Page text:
The winds of change are blowing through business hiring practices. The days of a neatly formatted resume and attention grabbing cover letter are quickly approaching their end. In their place? Individual social brands. Yes, the traditional resume is on life support as the social economy takes hold. This infographic, from sister site OnlineDegrees.com, examines how social media impacts not only the job search, but how employment candidates can leverage social social networks to find and get a job.
Recruiters are increasingly turning to social networks to both locate and recruit new talent. Recruiters have used LinkedIn (94.5 percent), Twitter (42 percent) and Facebook (33 percent) successfully to hire new employees. According to the infographic, employers use social media for several recruiting purposes:
- Recruit candidates who may not apply otherwise (84 percent)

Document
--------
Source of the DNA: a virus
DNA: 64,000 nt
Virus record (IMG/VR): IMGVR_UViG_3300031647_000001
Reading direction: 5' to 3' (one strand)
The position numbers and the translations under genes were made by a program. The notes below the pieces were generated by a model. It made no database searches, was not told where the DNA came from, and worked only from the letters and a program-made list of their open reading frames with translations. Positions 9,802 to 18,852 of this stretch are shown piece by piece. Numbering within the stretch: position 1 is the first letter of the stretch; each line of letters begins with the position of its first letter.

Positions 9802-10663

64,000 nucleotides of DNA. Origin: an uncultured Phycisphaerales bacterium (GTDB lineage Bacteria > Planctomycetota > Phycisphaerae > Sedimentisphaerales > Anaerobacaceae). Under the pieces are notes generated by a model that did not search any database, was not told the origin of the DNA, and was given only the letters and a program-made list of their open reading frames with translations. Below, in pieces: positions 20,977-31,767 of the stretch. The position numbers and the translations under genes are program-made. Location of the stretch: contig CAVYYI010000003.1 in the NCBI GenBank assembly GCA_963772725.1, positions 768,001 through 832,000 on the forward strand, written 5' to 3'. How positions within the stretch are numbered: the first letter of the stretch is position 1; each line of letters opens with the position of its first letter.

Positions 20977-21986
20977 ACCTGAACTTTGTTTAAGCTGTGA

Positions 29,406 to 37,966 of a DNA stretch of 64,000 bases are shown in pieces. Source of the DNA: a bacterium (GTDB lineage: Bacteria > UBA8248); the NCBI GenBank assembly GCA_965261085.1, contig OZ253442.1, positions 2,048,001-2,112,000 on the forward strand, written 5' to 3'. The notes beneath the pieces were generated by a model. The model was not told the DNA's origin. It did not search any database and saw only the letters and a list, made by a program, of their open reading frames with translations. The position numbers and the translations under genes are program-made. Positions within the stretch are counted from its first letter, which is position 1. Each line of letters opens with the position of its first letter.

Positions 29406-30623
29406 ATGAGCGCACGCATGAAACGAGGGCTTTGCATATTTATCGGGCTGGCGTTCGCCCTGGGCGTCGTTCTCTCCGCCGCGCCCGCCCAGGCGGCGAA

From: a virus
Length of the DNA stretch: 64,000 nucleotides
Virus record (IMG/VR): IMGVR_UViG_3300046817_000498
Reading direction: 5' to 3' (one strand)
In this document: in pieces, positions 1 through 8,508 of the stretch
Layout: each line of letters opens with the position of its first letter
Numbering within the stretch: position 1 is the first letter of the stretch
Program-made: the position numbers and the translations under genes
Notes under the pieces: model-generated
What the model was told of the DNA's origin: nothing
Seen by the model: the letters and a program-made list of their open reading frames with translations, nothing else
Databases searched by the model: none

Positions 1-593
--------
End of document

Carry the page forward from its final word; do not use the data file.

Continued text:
- Save money (67 percent)
- Target a specific job level (54 percent)
- Increase the company's brand recognition (60 percent)
- Target a specific set of skills (52 percent)
For prospective candidates trying to virtually connect, expect hiring managers to go over your social brand with a fine-tooth comb. What are they looking for? A recent article on Forbes, "2013: The Year of Social HR", hiring or recruiting managers may check the following:
- Your number of Twitter followers;
- Your LinkedIn connections and community;
- Your LinkedIn recommendations
- Your Klout score
- Your name in a Google or Bing search
Making a good first (social) impression, notes the infographic, means optimizing your social brand. Adding a job title and profile picture to your various accounts is a good start. Other tips include following recruiters on Twitter and taking advantage of online job and social resume sites like About.me, Prezi.com and Jobzey.com.
Courtesy of: Online Degrees